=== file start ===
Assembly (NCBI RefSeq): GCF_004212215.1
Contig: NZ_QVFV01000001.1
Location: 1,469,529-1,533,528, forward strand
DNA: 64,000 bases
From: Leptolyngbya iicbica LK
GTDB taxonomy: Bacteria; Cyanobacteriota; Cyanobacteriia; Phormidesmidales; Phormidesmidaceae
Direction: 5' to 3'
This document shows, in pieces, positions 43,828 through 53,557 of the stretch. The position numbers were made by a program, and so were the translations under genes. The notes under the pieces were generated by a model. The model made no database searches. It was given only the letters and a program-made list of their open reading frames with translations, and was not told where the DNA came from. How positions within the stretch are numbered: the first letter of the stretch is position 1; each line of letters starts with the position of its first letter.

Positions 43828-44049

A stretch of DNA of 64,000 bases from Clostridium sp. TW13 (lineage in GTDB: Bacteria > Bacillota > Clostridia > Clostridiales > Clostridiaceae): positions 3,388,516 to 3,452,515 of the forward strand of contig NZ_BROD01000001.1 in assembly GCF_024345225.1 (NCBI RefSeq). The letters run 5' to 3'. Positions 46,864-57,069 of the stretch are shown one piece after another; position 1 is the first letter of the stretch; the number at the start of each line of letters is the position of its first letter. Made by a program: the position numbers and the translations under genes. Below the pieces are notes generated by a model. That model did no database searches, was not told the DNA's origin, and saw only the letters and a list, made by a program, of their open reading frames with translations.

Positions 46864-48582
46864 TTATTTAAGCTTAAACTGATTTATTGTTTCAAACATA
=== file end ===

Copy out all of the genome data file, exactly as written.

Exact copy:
Assembly (NCBI RefSeq): GCF_004212215.1
Contig: NZ_QVFV01000001.1
Location: 1,469,529-1,533,528, forward strand
DNA: 64,000 bases
From: Leptolyngbya iicbica LK
GTDB taxonomy: Bacteria; Cyanobacteriota; Cyanobacteriia; Phormidesmidales; Phormidesmidaceae
Direction: 5' to 3'
This document shows, in pieces, positions 43,828 through 53,557 of the stretch. The position numbers were made by a program, and so were the translations under genes. The notes under the pieces were generated by a model. The model made no database searches. It was given only the letters and a program-made list of their open reading frames with translations, and was not told where the DNA came from. How positions within the stretch are numbered: the first letter of the stretch is position 1; each line of letters starts with the position of its first letter.

Positions 43828-44049

A stretch of DNA of 64,000 bases from Clostridium sp. TW13 (lineage in GTDB: Bacteria > Bacillota > Clostridia > Clostridiales > Clostridiaceae): positions 3,388,516 to 3,452,515 of the forward strand of contig NZ_BROD01000001.1 in assembly GCF_024345225.1 (NCBI RefSeq). The letters run 5' to 3'. Positions 46,864-57,069 of the stretch are shown one piece after another; position 1 is the first letter of the stretch; the number at the start of each line of letters is the position of its first letter. Made by a program: the position numbers and the translations under genes. Below the pieces are notes generated by a model. That model did no database searches, was not told the DNA's origin, and saw only the letters and a list, made by a program, of their open reading frames with translations.

Positions 46864-48582
46864 TTATTTAAGCTTAAACTGATTTATTGTTTCAAACATA